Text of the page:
Further, bribery by Australians and Australian businesses damages our international standing and can shrink the global market for Australian exports. As the Australian Institute of Company Directors told the Senate Committee that inquired into the Schedule 1 of the Crimes Legislation Amendment Combatting Corporate Crime Bill 2019, “foreign bribery and corruption causes significant harm to the governance of societies and economies abroad, as well as distorting competition and the integrity of markets".

As a signatory to the OECD Anti-Bribery Convention, Australia is required to ensure that our laws are effective in holding natural and legal persons to account for foreign bribery.

In 1999 Australia gave effect to these obligations by enacting the current foreign bribery offence in Division 70 of the Criminal Code. Over time, that offence has proved to be overly prescriptive and difficult to use.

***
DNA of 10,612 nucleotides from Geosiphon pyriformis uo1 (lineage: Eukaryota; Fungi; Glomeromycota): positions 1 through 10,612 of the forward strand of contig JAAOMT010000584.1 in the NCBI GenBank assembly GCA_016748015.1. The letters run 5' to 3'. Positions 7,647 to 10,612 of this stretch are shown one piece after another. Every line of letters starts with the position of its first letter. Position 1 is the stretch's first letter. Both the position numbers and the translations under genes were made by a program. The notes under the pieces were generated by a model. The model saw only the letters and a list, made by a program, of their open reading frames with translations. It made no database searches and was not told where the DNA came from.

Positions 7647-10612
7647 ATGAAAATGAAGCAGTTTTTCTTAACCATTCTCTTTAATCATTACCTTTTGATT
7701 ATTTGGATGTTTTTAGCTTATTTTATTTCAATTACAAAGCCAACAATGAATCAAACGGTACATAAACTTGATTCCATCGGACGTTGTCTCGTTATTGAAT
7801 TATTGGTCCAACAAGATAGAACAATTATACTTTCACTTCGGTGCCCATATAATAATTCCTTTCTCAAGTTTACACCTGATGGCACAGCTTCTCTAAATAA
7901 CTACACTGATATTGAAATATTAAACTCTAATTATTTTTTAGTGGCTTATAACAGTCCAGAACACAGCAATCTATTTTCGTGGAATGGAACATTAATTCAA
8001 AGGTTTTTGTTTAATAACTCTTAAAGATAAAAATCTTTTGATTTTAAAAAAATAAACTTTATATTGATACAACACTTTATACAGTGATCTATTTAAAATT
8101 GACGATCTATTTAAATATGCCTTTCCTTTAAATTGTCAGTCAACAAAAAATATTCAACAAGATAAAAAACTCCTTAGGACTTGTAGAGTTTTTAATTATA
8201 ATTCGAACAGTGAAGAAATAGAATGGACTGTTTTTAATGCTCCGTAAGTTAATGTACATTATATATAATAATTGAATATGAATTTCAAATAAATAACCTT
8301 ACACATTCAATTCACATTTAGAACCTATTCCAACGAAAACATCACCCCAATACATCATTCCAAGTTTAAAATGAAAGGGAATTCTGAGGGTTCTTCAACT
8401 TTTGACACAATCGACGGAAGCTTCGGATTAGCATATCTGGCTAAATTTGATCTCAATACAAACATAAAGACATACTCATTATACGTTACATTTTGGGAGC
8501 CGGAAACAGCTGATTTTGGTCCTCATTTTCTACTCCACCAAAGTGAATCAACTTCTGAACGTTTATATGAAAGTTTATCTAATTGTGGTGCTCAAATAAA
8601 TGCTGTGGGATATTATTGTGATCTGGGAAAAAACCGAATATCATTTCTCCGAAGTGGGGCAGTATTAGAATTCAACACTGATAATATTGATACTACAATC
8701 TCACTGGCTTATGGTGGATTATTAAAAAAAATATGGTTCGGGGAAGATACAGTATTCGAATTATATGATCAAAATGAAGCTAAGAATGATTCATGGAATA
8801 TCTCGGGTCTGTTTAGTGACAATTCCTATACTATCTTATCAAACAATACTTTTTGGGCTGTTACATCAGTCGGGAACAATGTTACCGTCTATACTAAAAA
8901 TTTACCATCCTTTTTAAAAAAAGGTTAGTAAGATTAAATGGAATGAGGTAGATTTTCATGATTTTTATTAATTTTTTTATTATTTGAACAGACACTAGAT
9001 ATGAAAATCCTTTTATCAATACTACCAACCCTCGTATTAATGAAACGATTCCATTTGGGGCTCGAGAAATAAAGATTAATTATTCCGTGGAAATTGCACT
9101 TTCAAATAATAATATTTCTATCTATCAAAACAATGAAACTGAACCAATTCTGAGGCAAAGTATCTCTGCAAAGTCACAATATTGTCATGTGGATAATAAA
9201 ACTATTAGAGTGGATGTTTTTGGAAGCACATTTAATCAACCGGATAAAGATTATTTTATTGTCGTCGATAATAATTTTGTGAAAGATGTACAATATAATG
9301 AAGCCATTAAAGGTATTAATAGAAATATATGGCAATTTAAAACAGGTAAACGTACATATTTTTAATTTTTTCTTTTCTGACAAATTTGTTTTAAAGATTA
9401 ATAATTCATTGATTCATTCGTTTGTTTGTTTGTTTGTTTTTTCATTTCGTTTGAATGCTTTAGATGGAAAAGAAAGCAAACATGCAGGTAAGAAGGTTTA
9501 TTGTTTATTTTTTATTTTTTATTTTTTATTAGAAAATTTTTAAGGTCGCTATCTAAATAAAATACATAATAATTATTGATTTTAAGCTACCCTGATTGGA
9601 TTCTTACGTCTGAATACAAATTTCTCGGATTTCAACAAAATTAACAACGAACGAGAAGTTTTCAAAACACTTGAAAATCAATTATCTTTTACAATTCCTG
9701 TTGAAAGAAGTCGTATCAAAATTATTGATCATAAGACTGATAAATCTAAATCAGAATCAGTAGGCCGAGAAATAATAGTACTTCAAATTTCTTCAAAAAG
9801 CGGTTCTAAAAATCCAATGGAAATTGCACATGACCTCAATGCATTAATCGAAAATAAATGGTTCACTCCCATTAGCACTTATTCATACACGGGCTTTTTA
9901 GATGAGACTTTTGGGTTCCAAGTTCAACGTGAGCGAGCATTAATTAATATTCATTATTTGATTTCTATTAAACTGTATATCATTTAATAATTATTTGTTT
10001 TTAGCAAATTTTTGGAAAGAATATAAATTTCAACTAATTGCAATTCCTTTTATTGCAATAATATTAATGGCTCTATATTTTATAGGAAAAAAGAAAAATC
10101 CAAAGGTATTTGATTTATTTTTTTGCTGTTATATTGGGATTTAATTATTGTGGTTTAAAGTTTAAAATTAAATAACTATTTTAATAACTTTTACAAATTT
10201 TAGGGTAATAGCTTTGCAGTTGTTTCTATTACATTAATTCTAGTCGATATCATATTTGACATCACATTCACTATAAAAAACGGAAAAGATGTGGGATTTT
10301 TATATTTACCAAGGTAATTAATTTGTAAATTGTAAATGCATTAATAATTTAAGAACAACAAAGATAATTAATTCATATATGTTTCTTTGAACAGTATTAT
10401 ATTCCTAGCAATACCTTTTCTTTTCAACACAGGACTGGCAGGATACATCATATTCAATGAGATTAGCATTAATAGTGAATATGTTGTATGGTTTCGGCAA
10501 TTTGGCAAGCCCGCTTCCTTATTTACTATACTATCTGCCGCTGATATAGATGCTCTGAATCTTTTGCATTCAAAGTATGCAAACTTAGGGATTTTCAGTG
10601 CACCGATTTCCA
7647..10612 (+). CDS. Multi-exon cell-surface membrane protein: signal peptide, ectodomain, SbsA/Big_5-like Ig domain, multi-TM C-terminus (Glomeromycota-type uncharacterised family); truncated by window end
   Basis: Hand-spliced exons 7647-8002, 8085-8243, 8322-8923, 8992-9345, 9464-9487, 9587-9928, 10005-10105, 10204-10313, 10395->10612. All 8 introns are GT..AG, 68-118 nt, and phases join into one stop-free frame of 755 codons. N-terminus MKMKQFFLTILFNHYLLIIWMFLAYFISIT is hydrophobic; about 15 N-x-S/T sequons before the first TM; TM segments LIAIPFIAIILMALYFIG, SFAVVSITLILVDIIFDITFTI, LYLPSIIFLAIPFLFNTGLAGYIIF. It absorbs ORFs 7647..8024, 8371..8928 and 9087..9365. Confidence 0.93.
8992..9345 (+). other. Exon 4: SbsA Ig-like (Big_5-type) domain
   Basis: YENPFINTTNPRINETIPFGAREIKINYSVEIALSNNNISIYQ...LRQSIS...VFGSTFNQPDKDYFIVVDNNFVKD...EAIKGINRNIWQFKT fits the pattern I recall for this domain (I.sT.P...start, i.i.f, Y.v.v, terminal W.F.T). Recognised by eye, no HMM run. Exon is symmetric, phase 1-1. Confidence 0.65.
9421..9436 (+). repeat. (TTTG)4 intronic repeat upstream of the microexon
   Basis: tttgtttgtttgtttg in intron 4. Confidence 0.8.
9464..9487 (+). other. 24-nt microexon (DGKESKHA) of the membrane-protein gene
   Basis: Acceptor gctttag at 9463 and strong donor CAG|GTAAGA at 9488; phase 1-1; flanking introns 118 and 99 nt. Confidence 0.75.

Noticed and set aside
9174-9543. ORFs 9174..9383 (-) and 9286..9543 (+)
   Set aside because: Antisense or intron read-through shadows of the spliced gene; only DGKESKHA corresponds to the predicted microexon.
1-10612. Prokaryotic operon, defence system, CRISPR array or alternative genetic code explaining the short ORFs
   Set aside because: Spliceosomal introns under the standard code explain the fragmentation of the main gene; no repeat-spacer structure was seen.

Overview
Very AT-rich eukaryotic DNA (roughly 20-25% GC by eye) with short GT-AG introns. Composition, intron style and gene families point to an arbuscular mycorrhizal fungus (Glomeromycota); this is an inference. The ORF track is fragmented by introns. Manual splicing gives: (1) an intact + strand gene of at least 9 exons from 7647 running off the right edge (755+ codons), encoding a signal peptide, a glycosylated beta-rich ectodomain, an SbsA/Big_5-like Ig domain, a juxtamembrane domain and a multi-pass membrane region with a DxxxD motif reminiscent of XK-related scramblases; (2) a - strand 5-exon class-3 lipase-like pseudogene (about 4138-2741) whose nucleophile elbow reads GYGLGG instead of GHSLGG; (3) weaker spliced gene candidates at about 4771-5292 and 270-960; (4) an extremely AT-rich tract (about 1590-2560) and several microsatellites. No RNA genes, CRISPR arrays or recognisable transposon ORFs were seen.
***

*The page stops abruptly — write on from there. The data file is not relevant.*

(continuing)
The measures in this bill have been carefully developed and targeted to overcome these issues to ensure our legislative framework adequately deters and punishes the corrupt practice of foreign bribery.

Under the current foreign bribery offence, the prosecution needs to show that both a bribe and a business advantage sought were 'not legitimately due' this presents challenges where bribes are concealed as legitimate payments.

To address this, the bill replaces this requirement with the concept of improperly influencing a foreign public official to better reflect the type of conduct involved in foreign bribery.

The Bill amends the definition of foreign public officials to also include candidates for public office.

The Bill also broadens the scope of the foreign bribery offence to capture bribery conducted to obtain a personal advantage, not a business advantage. This is because, as the experience of law enforcement agencies has shown, a bribe could be in a range of different forms such as the bestowal of a personal honour, the processing of a visa request, or a reduction in an individual's personal tax liability.

The Bill also removes the existing requirement that for the offence to be established the foreign public official must be influenced in the exercise of their official duties.